Philip Pepper

Creative Director

 

I started working seriously in 1977.

Beginning at Hanna-Barbera Productions in Sydney, Australia, where I learnt how to animate the old way on shows like Scooby-Doo and Popeye. I look back on that time as my apprenticeship.

I graduated from TV series to TV commercials. By the mid 80s I was the Animation Director at Flying Colours, one of Sydney’s leading commercials production companies. I made commercials for many clients, including Coke, McDonald’s, Fujitsu and Toyota, winning a FACTS Award (Federation of Australian Commercial Television Stations) two years running.

In 1990 I moved to London to work on an animated feature directed by Richard Williams (legendary, 2 Oscars, huge ego). The film was an infamous fiasco, there’s even a documentary about it (The Persistence of Vision) which I’m in. Check it out, it’s quite a story.

I joined Cambridge Animation Systems in ’92, as part of a team developing Animo, software for animation production. We produced proof-of-concept work for Dreamworks, Warner Bros. and Disney, who all used the product . This got me into computers. I even gave a demo to Steve Jobs once. He was clearly unimpressed.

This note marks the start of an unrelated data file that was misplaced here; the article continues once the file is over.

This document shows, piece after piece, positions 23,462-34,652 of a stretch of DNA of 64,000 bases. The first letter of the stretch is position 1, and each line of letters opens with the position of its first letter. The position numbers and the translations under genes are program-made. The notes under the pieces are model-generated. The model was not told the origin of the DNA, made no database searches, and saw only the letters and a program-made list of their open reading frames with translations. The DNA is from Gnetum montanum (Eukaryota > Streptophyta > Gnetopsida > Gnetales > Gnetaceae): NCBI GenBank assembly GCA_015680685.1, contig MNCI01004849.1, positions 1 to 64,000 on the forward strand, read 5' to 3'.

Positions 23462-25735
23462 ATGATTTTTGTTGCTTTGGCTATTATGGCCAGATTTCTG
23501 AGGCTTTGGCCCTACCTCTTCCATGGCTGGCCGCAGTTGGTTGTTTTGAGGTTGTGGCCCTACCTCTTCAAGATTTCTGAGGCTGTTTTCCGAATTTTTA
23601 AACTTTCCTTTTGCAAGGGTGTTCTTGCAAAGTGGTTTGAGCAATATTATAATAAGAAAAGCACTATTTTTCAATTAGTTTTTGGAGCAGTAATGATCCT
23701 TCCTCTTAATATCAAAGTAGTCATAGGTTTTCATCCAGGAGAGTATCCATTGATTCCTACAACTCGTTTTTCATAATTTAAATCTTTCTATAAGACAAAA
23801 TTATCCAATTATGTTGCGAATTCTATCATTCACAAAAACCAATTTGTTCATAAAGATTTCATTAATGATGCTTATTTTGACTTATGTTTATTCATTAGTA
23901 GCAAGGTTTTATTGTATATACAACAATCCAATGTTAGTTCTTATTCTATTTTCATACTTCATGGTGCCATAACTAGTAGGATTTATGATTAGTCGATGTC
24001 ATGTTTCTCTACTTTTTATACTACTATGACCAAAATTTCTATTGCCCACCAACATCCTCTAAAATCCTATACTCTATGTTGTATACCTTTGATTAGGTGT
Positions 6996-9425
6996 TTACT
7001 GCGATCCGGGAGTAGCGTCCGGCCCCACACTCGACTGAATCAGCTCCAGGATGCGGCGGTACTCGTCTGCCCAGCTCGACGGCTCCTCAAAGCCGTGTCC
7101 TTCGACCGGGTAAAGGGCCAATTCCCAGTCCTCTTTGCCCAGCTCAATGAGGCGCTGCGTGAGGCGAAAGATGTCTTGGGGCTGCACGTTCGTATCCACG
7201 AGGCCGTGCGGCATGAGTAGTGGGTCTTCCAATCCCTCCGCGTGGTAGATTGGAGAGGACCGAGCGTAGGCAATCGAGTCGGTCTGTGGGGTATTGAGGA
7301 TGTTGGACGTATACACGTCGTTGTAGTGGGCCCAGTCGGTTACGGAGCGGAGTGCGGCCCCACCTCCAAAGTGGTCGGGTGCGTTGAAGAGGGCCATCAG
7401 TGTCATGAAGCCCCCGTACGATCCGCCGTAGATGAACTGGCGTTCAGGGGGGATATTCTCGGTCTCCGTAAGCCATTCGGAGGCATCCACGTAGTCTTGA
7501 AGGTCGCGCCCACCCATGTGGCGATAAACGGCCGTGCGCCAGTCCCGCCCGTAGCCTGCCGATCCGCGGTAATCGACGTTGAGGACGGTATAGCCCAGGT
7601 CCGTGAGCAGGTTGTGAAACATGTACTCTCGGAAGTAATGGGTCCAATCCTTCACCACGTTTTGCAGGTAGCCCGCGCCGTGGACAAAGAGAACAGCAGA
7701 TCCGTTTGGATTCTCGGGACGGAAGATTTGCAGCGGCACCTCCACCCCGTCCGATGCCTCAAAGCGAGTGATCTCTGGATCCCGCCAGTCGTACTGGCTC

The thing was, I  preferred making animation to making animation tools. I went freelance in ’96, got myself the url pencilandpepper.com, and started pulling in jobs. One of the bigger ones was Animation Director on The New Adventures of Captain Pugwash, produced for Hit Entertainment. We won the Indies Animation Award for best TV series in 1999.

By the millennium business was rapidly changing, animation was used in all kinds of media. With digital skills I found I was creating content for websites, flash games, motion graphics, user interfaces, mobile phones and corporate video. Have a look at the clients page to see who for.

And that’s how it’s been for nearly 20 years – one project after another, sometimes two or three at once. There’s been feasts and famines like for all freelancers. The family is grown up now. I’m still working every day and still getting that buzz from making the deadline and delivering a good job.

In December 2017, in collaboration with Simon at Dayglow Media, I pitched an idea to the BBC. We were commissioned to produce 4 micro-documentaries about unusual punctuation marks for BBC Ideas, a new online channel. So far the videos have achieved over 220 thousand views, making them the most viewed playlist on the channel. In March 2018 we were commissioned to make 4 more. That’s what I’m doing now.

Here is a list of projects since 2000. I don’t expect you to look, it’s more of a vanity thing to be honest.